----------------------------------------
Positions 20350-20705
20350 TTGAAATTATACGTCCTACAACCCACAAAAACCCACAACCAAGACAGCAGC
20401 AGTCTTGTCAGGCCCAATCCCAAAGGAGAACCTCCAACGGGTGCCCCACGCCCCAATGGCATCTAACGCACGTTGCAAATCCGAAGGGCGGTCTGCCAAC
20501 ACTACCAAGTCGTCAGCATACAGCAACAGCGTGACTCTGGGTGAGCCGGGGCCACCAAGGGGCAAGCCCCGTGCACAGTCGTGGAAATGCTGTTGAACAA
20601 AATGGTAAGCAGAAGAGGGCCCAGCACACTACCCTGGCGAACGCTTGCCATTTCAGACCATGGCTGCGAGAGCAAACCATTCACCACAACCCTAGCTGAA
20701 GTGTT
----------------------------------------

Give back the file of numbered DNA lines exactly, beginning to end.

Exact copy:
Positions 20350-20705
20350 TTGAAATTATACGTCCTACAACCCACAAAAACCCACAACCAAGACAGCAGC
20401 AGTCTTGTCAGGCCCAATCCCAAAGGAGAACCTCCAACGGGTGCCCCACGCCCCAATGGCATCTAACGCACGTTGCAAATCCGAAGGGCGGTCTGCCAAC
20501 ACTACCAAGTCGTCAGCATACAGCAACAGCGTGACTCTGGGTGAGCCGGGGCCACCAAGGGGCAAGCCCCGTGCACAGTCGTGGAAATGCTGTTGAACAA
20601 AATGGTAAGCAGAAGAGGGCCCAGCACACTACCCTGGCGAACGCTTGCCATTTCAGACCATGGCTGCGAGAGCAAACCATTCACCACAACCCTAGCTGAA
20701 GTGTT